In my article, The Do Nothing Paradox, I praised idleness as the font of creativity. That it is in those moments, where we let go of the need to be stimulated, and allow ourselves to just take in the world around us; allow ourselves to do nothing, and sit in silence, that we experience the most important flickers of creativity that can drive the strongest decisions in our lives.
A few years ago, at my hostel in Brazil, there was this large, ginger street-cat with mottled fur, who would climb up to the corrugated iron roof and cook himself in the midday heat. He was always completely alone, and he didn’t have a care in the world.
He would do this day in, day out, and he was always completely happy.
Watching animals, like the one pancaking on that roof, it becomes immediately clear how little stimulus they require. When they want to hunt, they explore their environment; when they have nothing to do, they sit and watch, or they sleep. Their lives, through their lack of complication, allow their way of living to be incredibly simple and as a result, their minds are extremely clear.
Schopenhauer said the mind is like a spring, too much pressure and it loses its power; to maintain it’s abilities, you have to release that pressure from time to time. In our lives, this is never truer. We are surrounded by a constant stream of information flowing directly into our brains, which affects our ability to make a decision and think clearly. We’re left dulled, foggy, and underperforming.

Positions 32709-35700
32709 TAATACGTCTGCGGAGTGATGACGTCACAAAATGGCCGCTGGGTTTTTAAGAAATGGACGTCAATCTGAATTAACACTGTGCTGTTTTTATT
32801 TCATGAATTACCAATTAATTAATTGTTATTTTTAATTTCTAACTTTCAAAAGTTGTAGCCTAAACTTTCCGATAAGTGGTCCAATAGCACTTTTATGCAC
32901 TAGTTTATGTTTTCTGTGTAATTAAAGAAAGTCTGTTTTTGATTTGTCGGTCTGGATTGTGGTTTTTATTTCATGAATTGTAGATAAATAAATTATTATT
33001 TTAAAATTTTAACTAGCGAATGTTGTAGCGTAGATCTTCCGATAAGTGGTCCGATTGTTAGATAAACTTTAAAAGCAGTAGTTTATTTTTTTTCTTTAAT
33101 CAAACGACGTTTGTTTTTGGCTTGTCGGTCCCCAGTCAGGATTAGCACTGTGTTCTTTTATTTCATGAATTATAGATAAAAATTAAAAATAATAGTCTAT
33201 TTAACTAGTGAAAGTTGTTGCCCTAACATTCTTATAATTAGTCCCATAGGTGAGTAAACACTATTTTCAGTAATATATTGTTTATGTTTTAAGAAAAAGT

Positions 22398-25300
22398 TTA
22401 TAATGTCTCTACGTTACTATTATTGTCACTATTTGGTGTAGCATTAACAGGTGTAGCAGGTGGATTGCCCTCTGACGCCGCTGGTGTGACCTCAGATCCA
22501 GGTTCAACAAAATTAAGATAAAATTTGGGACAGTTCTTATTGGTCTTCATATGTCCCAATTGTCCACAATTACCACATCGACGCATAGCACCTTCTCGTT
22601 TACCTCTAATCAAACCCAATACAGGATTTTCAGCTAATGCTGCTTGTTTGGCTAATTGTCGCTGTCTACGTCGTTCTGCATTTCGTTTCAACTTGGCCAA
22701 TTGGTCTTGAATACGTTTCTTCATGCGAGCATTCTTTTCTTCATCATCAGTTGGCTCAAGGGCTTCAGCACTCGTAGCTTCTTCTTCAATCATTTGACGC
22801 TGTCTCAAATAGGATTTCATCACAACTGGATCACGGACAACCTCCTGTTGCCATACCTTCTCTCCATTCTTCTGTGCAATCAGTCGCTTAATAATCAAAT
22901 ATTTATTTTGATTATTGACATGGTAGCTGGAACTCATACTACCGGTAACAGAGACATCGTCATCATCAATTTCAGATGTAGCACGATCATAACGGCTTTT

If we take the example from the animal kingdom and embrace those moments where we can do nothing, to switch off, we can allow our brains to sift through that information in silence, and come to the decision we were deafening ourselves from making.
THEY FOLLOW THIER CURIOSITY
In our lives, we often sell ourselves short in our approach to curiosity. Instead of following it, we look for some kind of certainty or guarantee that the object of our curiosity will result in what we want.
We never attempt our business idea because we don’t know if it would work. We never talk to the girl we like because we don’t know if she’s interested. We never write the book, risk the audition, sing on stage or quit our job because we just don’t know what’s going to happen, and the lack of knowledge terrifies us.
But here’s the thing. We will never know.
We just have to try.
When we have dreams and ambitions, we hold a clear image in our mind of what we want our lives to be, but we often don’t pursue them because of how we perceive that pursuit as likely to end.
By this I mean, we usually see ourselves failing. And it is that fear of failing that stops us trying.
In the animal kingdom, predatory animals (like ourselves) are designed to explore their territory, expand its boundaries and investigate any difference to what they know is the norm. They approach curiosity openly, without any preconceived conclusion, because they are aware it could lead to an opportunity that can enhance their lives.
When we, like predatory animals, open ourselves up to our curiosity, we invite into our lives opportunities that were not already there. For predators, this might be a kill or a mate; but for us, this could be a new relationship, our own business, or our first successful creative venture.
Where we go wrong is that when we approach our dreams we look for what will guarantee the achievement of the outcome we want; but because we can never find this, we never attempt them in the first place.
The essential element isn’t some certainty of outcome, the essential element is the uncertainty, and being okay with that uncertainty and doing it anyway.
It’s in being endlessly curious, stepping into uncertainty, and allowing your life to grow in ways you could never expect.
That is what animals have to teach us.